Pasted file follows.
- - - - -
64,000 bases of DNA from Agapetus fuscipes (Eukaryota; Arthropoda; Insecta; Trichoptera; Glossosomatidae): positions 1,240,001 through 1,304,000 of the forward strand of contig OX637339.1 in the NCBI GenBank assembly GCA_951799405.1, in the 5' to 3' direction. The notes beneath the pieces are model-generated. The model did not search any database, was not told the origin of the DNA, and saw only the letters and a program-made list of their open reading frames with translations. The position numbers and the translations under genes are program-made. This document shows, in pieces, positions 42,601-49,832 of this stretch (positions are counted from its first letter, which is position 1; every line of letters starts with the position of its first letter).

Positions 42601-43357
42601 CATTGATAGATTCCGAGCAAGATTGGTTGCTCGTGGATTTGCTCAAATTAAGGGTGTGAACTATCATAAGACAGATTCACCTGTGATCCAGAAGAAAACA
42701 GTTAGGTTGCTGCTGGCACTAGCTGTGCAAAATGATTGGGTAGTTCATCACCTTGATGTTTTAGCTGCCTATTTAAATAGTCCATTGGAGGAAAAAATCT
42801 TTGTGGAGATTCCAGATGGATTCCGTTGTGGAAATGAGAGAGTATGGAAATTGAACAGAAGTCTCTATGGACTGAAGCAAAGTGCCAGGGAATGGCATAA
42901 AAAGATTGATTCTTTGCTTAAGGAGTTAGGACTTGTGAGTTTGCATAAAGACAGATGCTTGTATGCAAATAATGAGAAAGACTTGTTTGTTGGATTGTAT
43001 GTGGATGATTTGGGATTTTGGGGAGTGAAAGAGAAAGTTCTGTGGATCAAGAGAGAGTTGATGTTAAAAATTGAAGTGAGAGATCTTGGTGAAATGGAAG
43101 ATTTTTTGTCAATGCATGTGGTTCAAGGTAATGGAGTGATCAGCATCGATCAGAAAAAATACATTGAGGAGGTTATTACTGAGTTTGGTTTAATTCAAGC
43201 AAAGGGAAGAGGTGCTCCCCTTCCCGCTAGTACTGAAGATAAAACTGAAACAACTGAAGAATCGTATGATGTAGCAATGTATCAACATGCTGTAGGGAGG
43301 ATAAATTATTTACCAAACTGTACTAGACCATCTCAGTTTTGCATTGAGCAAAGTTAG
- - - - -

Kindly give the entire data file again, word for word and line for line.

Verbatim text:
64,000 bases of DNA from Agapetus fuscipes (Eukaryota; Arthropoda; Insecta; Trichoptera; Glossosomatidae): positions 1,240,001 through 1,304,000 of the forward strand of contig OX637339.1 in the NCBI GenBank assembly GCA_951799405.1, in the 5' to 3' direction. The notes beneath the pieces are model-generated. The model did not search any database, was not told the origin of the DNA, and saw only the letters and a program-made list of their open reading frames with translations. The position numbers and the translations under genes are program-made. This document shows, in pieces, positions 42,601-49,832 of this stretch (positions are counted from its first letter, which is position 1; every line of letters starts with the position of its first letter).

Positions 42601-43357
42601 CATTGATAGATTCCGAGCAAGATTGGTTGCTCGTGGATTTGCTCAAATTAAGGGTGTGAACTATCATAAGACAGATTCACCTGTGATCCAGAAGAAAACA
42701 GTTAGGTTGCTGCTGGCACTAGCTGTGCAAAATGATTGGGTAGTTCATCACCTTGATGTTTTAGCTGCCTATTTAAATAGTCCATTGGAGGAAAAAATCT
42801 TTGTGGAGATTCCAGATGGATTCCGTTGTGGAAATGAGAGAGTATGGAAATTGAACAGAAGTCTCTATGGACTGAAGCAAAGTGCCAGGGAATGGCATAA
42901 AAAGATTGATTCTTTGCTTAAGGAGTTAGGACTTGTGAGTTTGCATAAAGACAGATGCTTGTATGCAAATAATGAGAAAGACTTGTTTGTTGGATTGTAT
43001 GTGGATGATTTGGGATTTTGGGGAGTGAAAGAGAAAGTTCTGTGGATCAAGAGAGAGTTGATGTTAAAAATTGAAGTGAGAGATCTTGGTGAAATGGAAG
43101 ATTTTTTGTCAATGCATGTGGTTCAAGGTAATGGAGTGATCAGCATCGATCAGAAAAAATACATTGAGGAGGTTATTACTGAGTTTGGTTTAATTCAAGC
43201 AAAGGGAAGAGGTGCTCCCCTTCCCGCTAGTACTGAAGATAAAACTGAAACAACTGAAGAATCGTATGATGTAGCAATGTATCAACATGCTGTAGGGAGG
43301 ATAAATTATTTACCAAACTGTACTAGACCATCTCAGTTTTGCATTGAGCAAAGTTAG